Please enjoy this tribute to waterworks from the Water Environment Federation (WEF)

Somewhere. Every drop of water that we use goes somewhere. It comes to us. Together, we are creating the future of water and building a legacy that is protec…
YOUTUBE.COM

Waterwise Wednesday: Spring has Sprung and Lawn Work has Begun!

Amidst the activity, we ask your help in protecting our water quality and MS4 with appropriate fertilizer application. Fertilizer in water causes large algae blooms, hypoxic (dead) zones in water as it decays, and can be toxic to water supply systems. These consequences are easy to prevent with proper application.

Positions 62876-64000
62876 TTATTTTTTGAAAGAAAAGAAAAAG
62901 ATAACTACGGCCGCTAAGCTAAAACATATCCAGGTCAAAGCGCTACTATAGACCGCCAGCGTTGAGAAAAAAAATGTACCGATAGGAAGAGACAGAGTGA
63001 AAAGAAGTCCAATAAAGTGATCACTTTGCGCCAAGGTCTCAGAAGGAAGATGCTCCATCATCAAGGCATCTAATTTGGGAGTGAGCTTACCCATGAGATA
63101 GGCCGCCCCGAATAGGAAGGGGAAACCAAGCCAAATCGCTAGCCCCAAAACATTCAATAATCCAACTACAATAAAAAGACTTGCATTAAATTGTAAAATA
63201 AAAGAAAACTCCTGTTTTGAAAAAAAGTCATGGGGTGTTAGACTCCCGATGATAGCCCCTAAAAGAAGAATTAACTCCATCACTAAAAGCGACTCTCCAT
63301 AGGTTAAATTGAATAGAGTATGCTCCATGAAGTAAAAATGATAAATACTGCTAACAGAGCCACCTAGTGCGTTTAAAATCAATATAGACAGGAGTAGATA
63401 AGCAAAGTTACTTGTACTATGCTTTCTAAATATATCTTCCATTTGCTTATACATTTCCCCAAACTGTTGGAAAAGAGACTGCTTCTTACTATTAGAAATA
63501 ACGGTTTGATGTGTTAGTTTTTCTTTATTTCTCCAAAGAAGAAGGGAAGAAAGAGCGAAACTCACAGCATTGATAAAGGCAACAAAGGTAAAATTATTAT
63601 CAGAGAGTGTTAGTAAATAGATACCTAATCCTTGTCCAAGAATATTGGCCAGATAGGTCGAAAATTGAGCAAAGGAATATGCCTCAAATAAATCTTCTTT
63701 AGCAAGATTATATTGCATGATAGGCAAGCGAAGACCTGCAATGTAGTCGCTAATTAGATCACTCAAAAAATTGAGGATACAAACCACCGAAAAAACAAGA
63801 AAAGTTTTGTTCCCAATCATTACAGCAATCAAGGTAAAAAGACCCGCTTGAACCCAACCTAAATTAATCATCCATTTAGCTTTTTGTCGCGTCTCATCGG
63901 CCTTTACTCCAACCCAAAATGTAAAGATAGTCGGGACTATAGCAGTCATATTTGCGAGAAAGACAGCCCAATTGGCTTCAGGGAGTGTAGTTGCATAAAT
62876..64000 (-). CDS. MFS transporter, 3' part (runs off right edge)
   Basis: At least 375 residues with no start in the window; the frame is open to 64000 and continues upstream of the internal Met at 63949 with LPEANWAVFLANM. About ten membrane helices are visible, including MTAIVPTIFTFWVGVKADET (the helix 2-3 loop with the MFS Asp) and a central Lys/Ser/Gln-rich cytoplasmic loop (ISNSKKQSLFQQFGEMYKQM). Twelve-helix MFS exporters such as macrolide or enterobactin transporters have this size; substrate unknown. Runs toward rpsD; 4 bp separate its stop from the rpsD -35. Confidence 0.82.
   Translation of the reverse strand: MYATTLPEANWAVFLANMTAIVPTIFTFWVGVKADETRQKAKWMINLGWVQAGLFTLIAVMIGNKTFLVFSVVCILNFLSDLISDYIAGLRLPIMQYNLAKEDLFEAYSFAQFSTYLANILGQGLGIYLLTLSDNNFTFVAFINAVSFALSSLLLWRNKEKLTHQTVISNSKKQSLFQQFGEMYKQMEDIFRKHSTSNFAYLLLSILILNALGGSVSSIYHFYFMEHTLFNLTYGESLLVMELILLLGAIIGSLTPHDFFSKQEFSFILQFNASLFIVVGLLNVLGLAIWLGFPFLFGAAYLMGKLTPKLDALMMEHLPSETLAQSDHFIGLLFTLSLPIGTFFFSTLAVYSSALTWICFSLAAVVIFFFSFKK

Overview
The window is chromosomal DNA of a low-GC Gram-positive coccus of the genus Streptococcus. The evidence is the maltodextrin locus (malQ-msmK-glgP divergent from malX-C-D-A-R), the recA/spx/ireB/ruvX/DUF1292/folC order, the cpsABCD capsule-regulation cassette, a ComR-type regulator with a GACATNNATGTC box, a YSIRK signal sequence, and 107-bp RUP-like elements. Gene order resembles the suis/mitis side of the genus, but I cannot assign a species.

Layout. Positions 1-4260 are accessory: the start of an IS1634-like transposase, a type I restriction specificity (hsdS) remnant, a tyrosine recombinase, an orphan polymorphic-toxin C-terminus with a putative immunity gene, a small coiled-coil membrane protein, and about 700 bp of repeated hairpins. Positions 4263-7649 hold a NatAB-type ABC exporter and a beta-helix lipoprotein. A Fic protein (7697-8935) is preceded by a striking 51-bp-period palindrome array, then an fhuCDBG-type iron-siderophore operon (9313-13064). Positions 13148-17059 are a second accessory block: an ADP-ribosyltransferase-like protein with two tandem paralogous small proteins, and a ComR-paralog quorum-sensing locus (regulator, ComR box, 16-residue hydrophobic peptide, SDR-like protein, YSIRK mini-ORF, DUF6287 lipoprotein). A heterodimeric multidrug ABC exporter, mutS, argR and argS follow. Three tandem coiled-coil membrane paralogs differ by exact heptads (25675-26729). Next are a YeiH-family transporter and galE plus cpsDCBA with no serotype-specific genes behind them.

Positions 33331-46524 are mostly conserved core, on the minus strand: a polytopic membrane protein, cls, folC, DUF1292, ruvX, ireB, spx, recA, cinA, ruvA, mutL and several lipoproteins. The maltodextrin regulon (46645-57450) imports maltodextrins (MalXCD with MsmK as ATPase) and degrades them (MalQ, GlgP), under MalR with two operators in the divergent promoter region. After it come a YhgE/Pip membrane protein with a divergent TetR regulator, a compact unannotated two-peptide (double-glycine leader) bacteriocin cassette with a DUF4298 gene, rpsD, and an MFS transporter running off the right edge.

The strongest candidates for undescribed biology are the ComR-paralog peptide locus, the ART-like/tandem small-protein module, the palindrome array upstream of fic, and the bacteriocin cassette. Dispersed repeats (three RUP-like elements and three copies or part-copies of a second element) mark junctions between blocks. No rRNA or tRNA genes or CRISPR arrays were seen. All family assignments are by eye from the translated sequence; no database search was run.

Fertilizing Tips:
1. Apply during calm dry weather to prevent spread into unwanted areas.
2. Apply as directed – excessive lawn feeding contributes to ground water contamination.
3. Sweep fertilizer back on the grass if it falls on the sidewalk or other impervious surface to keep it out of the storm sewer.
4. Consider grass clippings or compost as natural alternatives.

Waterwise Wednesday: Seeing Salty Sidewalks

If there is a layer of salt remaining on the driveway or sidewalk after the ice melts, too much salt got sprinkled. If you find excess sand or salt, sweep it up and throw it away so that it is not washed into the storm sewer.

One teaspoon of salt is enough to contaminate five gallons of water forever. Salts, like the de-icers we use in winter, stay in water without settling out contaminating and damaging the North Platte River and freshwater lakes where we fish.

Waterwise Wednesday: Turn Your Home into a Stormwater Pollution Solution!

This web site links to an EPA homeowner’s guide to healthy